If you’ve hung around fly fishing long enough, you’ll likely gravitate to fly tying
You’ll pick up lots of tips at shows, on YouTube and at symposiums dedicated to fly tying, but the flies pros tie are “5” star Michelin compared to yours, and that can lead to being disheartened.
The cure is to keep tying
Pay attention to what’s being eaten: frogs, terrestrials, shrimp, crabs, nymphs, duns, baitfish types and more. Once you start catching animals on a fly you’ve tied, voila.
Here’s a fruitful suggestion that will amp up you progress
There’s a guy named Drew Chicone, whom we’ve adopted as the reigning king of fly tying methodology. Drew is ‘all in’ on fly tying. He’s making a living at it and his value to you is his willingness to share. His printed books and tablet – ebooks are masterfully done, and inexpensive.
You can’t make a mistake, Chicone won’t let you
As you’ll see below, from recipe to instruction every detail is mapped out. A child capable of reading and possessing a modicum of dexterity could tie a fishable fly following Drew’s instruction.
Notably, he isn’t a one man show. Over the years, he’s invited lots of guide-tyers and independent tyers to his tying table so you get to a very rounded peek at flies that catch fish in fisheries around the nation, Bahamas, Belize and beyond.
Capt. Wil Flack’s Cocaine Crustacean
By Drew Chicone
[dropcap]S[/dropcap]everal years ago, after bonefish started snubbing the regular go-to flies: charlies, gotchas, etc. Belizean guide Capt. Wil Flack was experimenting with new ideas and looking for materials that you don’t see often in the salt. “As a fly tier you have to be constantly evolving. Learn from everyone, take what you know and what you see in other patterns and turn it into something. Then go fish it,” said Flack.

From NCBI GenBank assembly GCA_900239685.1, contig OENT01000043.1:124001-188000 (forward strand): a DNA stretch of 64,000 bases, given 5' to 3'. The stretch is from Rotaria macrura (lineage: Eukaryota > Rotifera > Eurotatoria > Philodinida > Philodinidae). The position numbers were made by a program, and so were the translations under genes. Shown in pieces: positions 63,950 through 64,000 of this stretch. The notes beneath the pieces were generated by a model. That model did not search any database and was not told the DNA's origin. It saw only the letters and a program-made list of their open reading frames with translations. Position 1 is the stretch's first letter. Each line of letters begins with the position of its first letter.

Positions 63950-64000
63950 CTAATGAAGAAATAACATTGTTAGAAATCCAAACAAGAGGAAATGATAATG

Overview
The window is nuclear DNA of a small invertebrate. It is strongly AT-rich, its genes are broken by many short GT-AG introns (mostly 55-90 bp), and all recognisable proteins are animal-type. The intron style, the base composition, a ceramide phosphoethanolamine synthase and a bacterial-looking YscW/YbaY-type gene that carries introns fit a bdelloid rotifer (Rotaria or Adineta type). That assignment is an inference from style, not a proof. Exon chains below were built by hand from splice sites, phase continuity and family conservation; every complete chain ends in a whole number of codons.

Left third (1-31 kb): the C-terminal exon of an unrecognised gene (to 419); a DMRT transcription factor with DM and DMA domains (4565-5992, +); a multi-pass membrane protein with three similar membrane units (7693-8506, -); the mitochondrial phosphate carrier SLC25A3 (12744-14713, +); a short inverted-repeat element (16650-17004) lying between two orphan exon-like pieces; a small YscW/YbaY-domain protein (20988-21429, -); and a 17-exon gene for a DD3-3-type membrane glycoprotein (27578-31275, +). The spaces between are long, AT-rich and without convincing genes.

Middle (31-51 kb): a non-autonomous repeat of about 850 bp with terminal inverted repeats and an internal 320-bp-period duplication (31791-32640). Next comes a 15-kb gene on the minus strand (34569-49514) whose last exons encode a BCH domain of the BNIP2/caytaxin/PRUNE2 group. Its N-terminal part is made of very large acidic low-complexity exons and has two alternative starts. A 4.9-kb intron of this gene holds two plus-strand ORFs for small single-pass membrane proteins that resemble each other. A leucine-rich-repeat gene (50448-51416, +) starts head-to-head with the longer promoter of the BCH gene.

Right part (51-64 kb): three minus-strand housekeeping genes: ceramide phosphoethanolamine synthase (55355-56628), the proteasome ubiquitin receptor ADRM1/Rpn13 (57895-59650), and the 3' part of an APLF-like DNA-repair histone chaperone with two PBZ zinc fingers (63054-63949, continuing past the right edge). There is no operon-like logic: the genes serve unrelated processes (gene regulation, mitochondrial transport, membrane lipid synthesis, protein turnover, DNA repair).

Originally the fly was designed to be fished on the limestone flats on the highest tides of the month in the backcountry. Basically floods on the new and full moons. The largest of Belize’s bonefish (5-8 pounds) show up to access these areas only a few days of the month.
Wil said: “The largest aspect of my fly tying is MAKE IT EASY. No one wants to spend 20 minutes tying a bug, except maybe Drew Chicone. When I’m tired after guiding all day I can still come home and bang out a few bugs for the next tide. Legs are the key to this fly, so make sure you leave them on the long side.”
Wil’s first versions of this fly were tied with Krystal hackle and brown legs, which is still a deadly pattern, but he found that the polar chenille offered more movement. The extra small bead chain eyes provide a soft presentation, and has proven deadly for the notoriously spooky large feeding fish. Smaller permit love this pattern as well. Tie it with heavier eyes for the deeper water (3 to 8-feet) and on size 4 hooks, preferably Diiachi’s, and it is crucial that all bonefish flies for Belize are tied up with weed guards.
Hook: Diiachi 2546 size 6 & 8
Thread: Danville Flat Waxed Nylon 210 – Olive
Eyes: Small Bead Chain, Black
Body: Polar Chenille, Olive Brown
Legs: Fly Enhancer Legs, Lt. blue/Pumpkin
Adhesive: Clear Cure Goo Hydro